The controversial bill, which passed its third parliamentary reading on July 19, empowers the FSB to issue official warnings to people judged to be laying the groundwork for a criminal act "against the country's security."Well, yes, they may not realize that participating in rallies will somehow affect Russia's security. Clearly, journalist who try to report on certain matters to do with the FSB can be seen as hindering the work of an FSB employee or, even several FSB employees.
The law also establishes fines and detentions of up to 15 days for people seen as hindering the work of an FSB employee.
The final version is tamer than the original draft, which proposed the FSB could summon potential suspects to their office and even publish its warnings in the media. But it still has plenty of critics.
The Kremlin says the legislation will contribute to the fight against extremism and help people steer clear of behavior they may not even realize is illegal, such as participating in unsanctioned protest rallies.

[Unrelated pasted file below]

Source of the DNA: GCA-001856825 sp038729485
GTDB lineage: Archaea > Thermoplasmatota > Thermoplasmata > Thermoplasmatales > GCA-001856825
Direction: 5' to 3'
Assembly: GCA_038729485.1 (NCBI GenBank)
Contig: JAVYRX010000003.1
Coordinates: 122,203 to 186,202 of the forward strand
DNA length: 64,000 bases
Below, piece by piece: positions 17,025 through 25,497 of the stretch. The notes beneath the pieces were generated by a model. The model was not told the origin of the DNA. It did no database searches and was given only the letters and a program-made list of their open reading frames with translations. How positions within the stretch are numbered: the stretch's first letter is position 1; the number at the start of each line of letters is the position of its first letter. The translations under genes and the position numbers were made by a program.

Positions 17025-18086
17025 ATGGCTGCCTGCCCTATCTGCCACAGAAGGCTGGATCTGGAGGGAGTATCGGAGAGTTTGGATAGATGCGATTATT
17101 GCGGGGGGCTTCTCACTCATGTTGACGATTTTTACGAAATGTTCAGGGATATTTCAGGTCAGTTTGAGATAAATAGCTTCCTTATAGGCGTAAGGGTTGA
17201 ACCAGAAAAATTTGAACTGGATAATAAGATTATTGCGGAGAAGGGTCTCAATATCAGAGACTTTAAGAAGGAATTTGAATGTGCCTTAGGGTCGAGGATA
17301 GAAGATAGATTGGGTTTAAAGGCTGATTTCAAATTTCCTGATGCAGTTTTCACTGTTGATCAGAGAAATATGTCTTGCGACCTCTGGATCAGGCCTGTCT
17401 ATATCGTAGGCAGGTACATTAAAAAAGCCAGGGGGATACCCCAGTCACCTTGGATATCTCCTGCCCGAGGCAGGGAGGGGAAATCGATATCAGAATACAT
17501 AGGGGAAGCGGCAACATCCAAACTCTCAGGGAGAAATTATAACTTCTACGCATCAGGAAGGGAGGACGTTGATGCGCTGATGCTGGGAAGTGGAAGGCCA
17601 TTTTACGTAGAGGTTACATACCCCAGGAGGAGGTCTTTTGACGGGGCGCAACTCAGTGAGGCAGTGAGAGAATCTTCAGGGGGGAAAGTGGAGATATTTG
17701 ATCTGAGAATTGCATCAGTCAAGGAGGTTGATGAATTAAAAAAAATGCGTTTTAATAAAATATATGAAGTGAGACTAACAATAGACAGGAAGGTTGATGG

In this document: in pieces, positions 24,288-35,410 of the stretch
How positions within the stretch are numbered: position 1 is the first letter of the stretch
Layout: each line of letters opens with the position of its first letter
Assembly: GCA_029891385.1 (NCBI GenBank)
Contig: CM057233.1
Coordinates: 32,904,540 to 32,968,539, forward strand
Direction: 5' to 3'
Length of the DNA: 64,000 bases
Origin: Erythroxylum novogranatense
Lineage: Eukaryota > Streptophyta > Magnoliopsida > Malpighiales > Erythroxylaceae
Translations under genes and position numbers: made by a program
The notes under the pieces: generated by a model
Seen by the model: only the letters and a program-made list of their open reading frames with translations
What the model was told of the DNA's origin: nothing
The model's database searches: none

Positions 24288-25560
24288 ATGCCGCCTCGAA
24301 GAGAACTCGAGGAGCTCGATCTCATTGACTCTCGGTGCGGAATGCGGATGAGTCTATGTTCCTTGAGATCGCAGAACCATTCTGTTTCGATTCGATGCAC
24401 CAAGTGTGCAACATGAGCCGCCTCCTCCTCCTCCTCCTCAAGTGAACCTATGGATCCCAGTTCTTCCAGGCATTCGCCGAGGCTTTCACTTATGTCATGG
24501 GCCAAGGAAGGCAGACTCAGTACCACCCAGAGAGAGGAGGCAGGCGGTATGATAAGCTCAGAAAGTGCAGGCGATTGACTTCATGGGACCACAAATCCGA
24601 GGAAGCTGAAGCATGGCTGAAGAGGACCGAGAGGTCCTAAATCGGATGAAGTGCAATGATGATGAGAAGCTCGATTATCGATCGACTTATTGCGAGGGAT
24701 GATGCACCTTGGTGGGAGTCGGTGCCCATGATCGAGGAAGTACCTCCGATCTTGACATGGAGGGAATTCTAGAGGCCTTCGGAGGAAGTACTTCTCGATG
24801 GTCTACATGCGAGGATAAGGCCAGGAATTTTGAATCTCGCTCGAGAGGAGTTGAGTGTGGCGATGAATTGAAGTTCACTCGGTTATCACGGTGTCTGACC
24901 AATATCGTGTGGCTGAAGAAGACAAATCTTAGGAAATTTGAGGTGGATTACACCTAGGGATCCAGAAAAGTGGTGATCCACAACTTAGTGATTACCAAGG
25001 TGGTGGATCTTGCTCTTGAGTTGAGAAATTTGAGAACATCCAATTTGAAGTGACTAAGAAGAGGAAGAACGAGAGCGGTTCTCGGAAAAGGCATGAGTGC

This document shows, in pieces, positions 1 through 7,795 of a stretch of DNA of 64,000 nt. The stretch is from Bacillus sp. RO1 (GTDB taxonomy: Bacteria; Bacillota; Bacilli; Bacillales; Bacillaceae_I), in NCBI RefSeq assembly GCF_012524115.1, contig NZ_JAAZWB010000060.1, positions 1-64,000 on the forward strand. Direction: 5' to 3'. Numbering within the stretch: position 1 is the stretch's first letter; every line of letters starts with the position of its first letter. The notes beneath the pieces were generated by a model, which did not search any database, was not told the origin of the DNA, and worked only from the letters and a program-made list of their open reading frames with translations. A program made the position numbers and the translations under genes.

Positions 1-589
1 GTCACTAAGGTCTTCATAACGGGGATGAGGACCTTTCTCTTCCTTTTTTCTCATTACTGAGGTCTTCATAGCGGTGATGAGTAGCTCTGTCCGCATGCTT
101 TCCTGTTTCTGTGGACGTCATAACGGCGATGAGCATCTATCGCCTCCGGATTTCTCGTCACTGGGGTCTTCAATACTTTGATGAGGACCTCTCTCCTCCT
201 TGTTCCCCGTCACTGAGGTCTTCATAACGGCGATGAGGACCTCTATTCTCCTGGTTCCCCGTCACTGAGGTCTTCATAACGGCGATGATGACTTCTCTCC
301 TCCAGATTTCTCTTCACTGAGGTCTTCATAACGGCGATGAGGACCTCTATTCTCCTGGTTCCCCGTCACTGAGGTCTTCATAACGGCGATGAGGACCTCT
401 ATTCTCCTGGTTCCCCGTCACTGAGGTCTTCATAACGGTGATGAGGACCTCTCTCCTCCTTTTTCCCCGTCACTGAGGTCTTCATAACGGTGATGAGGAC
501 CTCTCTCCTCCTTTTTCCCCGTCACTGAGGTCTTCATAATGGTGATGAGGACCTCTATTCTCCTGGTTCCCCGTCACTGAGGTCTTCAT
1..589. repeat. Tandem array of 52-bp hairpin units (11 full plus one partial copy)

Voice of America quotes Sergei Markov a Duma Deputy from the Putinite United Russia as giving a somewhat incoherent defence:
"It's almost nothing. It just the right to send some kind of warning to the people the FSB has information that their activity could potentially lead to a contradiction to the law," said Markov. "I think criticism of this law is more propaganda."Or that the government has decided to accuse them of being infiltrated by terrorists.
He says mostly the law is intended to confront terror threats originating in the North Caucasus, the scene of ongoing violence linked to Islamist extremists. As an example of how the law could be helpful, he says it could alert non-governmental organizations that terrorists are attempting to infiltrate their ranks.
The poster shown above created by the liberal Yabloko group says it all: the Chekists are for it - Dzerzhinsky, Beria and Putin.